Quantifying the seasonal #drivers of #transmission for #Lassa fever in #Nigeria (Philos Transact Roy Soc B., abstract)

[Source: US National Library of Medicine, full page: (LINK). Abstract, edited.]

Philos Trans R Soc Lond B Biol Sci. 2019 Jun 24;374(1775):20180268. doi: 10.1098/rstb.2018.0268.

Quantifying the seasonal drivers of transmission for Lassa fever in Nigeria.

Akhmetzhanov AR1, Asai Y1, Nishiura H1.

Author information: 1 Graduate School of Medicine, Hokkaido University , Sapporo, Hokkaido , Japan.



Lassa fever (LF) is a zoonotic disease that is widespread in West Africa and involves animal-to-human and human-to-human transmission. Animal-to-human transmission occurs upon exposure to rodent excreta and secretions, i.e. urine and saliva, and human-to-human transmission occurs via the bodily fluids of an infected person. To elucidate the seasonal drivers of LF epidemics, we employed a mathematical model to analyse the datasets of human infection, rodent population dynamics and climatological variations and capture the underlying transmission dynamics. The surveillance-based incidence data of human cases in Nigeria were explored, and moreover, a mathematical model was used for describing the transmission dynamics of LF in rodent populations. While quantifying the case fatality risk and the rate of exposure of humans to animals, we explicitly estimated the corresponding contact rate of humans with infected rodents, accounting for the seasonal population dynamics of rodents. Our findings reveal that seasonal migratory dynamics of rodents play a key role in regulating the cyclical pattern of LF epidemics. The estimated timing of high exposure of humans to animals coincides with the time shortly after the start of the dry season and can be associated with the breeding season of rodents in Nigeria. This article is part of the theme issue ‘Modelling infectious disease outbreaks in humans, animals and plants: approaches and important themes’. This issue is linked with the subsequent theme issue ‘Modelling infectious disease outbreaks in humans, animals and plants: epidemic forecasting and control’.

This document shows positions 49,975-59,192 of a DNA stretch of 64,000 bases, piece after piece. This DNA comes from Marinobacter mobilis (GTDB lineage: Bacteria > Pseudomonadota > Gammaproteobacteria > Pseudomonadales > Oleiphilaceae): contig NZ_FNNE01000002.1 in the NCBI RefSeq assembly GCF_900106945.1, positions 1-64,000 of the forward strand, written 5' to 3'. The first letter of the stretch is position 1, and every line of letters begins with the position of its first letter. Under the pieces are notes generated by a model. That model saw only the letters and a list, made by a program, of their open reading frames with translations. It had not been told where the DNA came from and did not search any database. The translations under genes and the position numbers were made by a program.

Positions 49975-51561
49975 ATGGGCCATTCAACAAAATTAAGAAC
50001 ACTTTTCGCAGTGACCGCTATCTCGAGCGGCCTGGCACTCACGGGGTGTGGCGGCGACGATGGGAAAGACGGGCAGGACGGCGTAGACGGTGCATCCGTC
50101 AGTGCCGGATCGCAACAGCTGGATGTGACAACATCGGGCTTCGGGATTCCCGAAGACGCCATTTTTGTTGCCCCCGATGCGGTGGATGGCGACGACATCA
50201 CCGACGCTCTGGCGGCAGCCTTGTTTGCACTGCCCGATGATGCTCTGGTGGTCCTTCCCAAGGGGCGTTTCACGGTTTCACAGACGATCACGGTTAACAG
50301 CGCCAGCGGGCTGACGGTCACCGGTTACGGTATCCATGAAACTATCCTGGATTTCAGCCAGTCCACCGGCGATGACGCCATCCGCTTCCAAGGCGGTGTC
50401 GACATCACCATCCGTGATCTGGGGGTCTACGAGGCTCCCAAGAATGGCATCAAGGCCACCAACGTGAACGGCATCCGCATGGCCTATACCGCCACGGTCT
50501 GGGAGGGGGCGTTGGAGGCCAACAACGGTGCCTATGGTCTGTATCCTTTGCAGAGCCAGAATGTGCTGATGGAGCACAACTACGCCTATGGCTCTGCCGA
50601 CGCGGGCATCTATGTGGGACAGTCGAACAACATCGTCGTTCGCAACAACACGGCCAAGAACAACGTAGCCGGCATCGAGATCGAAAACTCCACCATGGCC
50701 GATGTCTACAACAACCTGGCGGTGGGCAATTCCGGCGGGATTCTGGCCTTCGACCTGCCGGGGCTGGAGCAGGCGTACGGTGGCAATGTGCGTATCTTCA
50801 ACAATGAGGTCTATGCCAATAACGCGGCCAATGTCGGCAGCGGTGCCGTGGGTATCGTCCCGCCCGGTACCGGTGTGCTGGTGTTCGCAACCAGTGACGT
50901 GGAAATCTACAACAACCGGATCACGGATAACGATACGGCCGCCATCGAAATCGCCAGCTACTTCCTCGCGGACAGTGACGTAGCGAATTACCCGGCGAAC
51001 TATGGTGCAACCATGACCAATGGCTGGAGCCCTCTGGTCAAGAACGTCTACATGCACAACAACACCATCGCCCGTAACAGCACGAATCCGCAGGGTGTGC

KEYWORDS: Arenaviridae; Lassa haemorrhagic fever; multimammate rat; reservoir host; seasonality

PMID: 31056054 DOI: 10.1098/rstb.2018.0268

Keywords: Arenavirus; Lassa fever; West Africa.


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Giuseppe Michieli

I am an Italian blogger, active since 2005 with main focus on emerging infectious diseases such as avian influenza, SARS, antibiotics resistance, and many other global Health issues. Other fields of interest are: climate change, global warming, geological and biological sciences. My activity consists mainly in collection and analysis of news, public services updates, confronting sources and making decision about what are the 'signals' of an impending crisis (an outbreak, for example). When a signal is detected, I follow traces during the entire course of an event. I started in 2005 my blog ''A TIME'S MEMORY'', now with more than 40,000 posts and 3 millions of web interactions. Subsequently I added an Italian Language blog, then discontinued because of very low traffic and interest. I contributed for seven years to a public forum (FluTrackers.com) in the midst of the Ebola epidemic in West Africa in 2014, I left the site to continue alone my data tracking job.